To overcome these methodologic challenges, the present investigation implemented a contextually rich, fully immersive 3-D VR preparation in the Duke immersive virtual environment (DiVE). The unique technology utilized in these studies simulates a life-like experience by guiding participants through 3-D worlds that are back-projected onto movie screens surrounding them, including ceiling and floor projection (Figure 1). Dynamic CSs are inserted into the environments and are viewed through VR goggles, providing a fully immersive virtual experience (Huff et al., 2010). This setup simulates how CSs are encountered in the real-world using rich contextual manipulations and brings human studies closer to rodent preparations in which subjects explore a novel conditioning chamber.
Figure 1. Schematic of the control room and Duke’s immersive virtual environment (DiVE) with a human participant viewing a virtual scene.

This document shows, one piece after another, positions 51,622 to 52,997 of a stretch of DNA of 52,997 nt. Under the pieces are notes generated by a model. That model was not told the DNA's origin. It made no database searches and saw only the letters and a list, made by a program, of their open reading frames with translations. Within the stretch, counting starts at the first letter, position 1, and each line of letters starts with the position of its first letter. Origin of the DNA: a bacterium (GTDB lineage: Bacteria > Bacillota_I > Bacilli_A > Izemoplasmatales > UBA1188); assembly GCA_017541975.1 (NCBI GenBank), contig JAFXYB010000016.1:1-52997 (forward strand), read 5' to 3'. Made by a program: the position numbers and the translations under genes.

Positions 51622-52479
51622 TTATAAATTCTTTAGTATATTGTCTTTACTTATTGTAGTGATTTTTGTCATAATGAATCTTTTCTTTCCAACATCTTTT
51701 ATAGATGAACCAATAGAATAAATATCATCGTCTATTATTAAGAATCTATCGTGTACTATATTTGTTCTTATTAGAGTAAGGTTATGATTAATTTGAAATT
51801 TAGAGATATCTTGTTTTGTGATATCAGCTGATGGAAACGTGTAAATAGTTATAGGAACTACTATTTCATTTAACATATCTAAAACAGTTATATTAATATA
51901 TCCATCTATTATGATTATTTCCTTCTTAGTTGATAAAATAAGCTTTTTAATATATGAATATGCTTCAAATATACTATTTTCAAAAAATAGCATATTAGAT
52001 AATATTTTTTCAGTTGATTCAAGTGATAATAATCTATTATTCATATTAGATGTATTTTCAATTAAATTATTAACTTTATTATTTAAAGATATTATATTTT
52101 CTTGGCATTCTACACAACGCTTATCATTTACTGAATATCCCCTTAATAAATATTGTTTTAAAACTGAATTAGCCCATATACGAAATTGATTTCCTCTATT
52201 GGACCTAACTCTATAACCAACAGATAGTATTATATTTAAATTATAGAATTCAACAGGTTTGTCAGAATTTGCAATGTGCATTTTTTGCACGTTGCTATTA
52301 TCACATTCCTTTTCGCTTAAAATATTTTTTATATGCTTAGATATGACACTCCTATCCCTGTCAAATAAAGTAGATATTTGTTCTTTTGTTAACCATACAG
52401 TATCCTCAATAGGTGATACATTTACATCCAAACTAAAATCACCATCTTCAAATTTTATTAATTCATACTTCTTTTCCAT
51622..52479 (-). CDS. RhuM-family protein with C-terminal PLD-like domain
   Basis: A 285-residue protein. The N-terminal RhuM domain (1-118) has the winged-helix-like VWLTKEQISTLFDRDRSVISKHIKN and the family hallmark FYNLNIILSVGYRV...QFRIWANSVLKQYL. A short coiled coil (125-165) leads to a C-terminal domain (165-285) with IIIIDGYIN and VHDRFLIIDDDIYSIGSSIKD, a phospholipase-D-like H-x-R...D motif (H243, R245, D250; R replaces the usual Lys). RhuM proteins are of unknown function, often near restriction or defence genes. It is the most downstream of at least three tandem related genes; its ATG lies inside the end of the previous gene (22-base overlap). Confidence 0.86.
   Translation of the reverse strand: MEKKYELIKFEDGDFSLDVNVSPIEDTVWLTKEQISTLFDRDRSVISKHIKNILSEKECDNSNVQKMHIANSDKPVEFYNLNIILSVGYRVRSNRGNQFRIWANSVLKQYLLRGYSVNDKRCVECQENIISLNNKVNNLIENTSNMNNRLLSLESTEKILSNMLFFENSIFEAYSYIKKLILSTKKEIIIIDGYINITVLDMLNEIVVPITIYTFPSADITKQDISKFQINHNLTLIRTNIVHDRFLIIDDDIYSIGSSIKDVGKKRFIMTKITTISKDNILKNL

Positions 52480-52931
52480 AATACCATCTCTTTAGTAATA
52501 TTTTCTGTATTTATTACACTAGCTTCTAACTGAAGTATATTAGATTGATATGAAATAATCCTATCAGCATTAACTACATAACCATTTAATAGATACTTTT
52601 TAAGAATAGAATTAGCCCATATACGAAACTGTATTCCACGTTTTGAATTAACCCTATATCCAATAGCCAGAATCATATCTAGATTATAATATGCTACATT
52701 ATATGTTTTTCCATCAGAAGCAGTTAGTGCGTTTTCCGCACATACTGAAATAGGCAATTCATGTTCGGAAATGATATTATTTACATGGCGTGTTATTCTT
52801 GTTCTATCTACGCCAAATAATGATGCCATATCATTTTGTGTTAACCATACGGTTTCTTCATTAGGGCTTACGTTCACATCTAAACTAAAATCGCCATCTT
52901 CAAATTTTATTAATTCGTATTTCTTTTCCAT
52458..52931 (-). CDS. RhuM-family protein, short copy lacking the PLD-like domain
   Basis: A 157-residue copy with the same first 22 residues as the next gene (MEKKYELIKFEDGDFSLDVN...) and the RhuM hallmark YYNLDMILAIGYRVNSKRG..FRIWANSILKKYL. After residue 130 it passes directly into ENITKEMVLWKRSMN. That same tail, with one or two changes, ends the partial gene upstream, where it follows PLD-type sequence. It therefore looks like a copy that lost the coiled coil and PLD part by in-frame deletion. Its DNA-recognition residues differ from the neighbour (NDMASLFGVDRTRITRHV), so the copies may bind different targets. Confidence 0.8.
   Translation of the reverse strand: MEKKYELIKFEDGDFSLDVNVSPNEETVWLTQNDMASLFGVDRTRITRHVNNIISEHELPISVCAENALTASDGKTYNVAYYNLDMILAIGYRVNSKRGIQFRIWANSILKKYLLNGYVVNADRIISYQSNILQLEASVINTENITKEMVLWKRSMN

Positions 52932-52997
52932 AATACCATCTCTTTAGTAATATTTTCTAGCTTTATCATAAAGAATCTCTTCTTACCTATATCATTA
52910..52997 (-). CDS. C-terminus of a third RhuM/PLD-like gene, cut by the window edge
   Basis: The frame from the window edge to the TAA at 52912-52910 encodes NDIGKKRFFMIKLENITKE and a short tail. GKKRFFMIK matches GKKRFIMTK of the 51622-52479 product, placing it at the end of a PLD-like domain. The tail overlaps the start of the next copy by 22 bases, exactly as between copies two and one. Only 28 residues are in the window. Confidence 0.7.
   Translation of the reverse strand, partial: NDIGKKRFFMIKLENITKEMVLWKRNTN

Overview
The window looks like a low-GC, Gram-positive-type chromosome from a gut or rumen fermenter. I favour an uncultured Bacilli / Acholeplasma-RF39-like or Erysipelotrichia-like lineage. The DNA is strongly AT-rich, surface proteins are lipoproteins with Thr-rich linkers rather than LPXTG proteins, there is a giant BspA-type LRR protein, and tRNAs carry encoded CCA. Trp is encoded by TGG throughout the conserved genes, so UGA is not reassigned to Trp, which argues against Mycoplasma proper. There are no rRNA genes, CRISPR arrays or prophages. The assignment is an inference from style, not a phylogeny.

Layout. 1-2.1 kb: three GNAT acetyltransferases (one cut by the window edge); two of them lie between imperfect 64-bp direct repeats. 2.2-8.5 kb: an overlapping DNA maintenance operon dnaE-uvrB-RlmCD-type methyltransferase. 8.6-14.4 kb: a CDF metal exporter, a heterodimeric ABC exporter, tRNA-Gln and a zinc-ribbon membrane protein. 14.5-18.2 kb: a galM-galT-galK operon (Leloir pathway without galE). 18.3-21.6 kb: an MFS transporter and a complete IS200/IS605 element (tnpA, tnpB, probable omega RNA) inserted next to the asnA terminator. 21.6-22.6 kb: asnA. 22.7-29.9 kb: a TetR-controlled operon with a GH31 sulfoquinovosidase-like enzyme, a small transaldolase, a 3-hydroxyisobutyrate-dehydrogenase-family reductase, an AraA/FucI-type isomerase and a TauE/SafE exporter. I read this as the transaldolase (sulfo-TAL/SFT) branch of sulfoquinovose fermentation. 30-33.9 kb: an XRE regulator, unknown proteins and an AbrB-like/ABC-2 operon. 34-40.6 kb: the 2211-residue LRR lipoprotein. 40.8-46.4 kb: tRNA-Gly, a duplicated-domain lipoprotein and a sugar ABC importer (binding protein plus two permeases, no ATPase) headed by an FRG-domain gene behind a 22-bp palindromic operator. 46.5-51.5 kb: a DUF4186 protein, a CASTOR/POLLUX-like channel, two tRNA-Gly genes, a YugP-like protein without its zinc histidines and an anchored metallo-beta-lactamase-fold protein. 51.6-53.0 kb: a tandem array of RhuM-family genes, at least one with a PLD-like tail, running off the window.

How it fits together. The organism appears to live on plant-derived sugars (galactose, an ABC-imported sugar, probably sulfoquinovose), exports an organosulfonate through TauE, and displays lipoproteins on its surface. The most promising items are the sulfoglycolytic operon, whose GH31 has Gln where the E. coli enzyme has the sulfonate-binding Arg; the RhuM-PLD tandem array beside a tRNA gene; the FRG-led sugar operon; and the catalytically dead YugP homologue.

Evidence from the learning and memory literature suggests that, in an intact neurobiological system, fear learning to a context and cue naturally occurs in a conjunctive or holistic manner (Rudy and O’Reilly, 2001; Rudy et al., 2004). That is, a rodent rapidly acquires a representation of the context and the features of the context, such as a fear-predicting cue, in a unitary, hippocampal-dependent representation. Therefore, we hypothesized that fear retention to the CS in the original context would be superior to that tested in the original context without the CS present or to the CS in a novel context. To test whether conditioned fear is initially context-specific and retrieved as a function of a combined cue and context representation, we implemented a differential fear conditioning paradigm conducted over 2 days. Skin conductance responses (SCRs) to a compound audio–visual CS paired with a mild wrist shock unconditioned stimulus (US) were analyzed 24 h after fear conditioning in a novel VR context, the same VR context, and to the context alone during the interstimulus interval (ISI). This approach to assessing context effects is derived from the rodent literature (e.g., Phillips and LeDoux, 1992; Huff and Rudy, 2004; Rudy et al., 2004) to allow for dissociation of three aspects of fear memory retention: contextually cued (CS + original context), cued (CS + novel context), and contextual (context alone). Given the rich feeling of presence in a fully immersive virtual environment (Sanchez-Vives and Slater, 2005), this novel application of VR technology permits a strong assay of contextual influences on fear memory in human participants.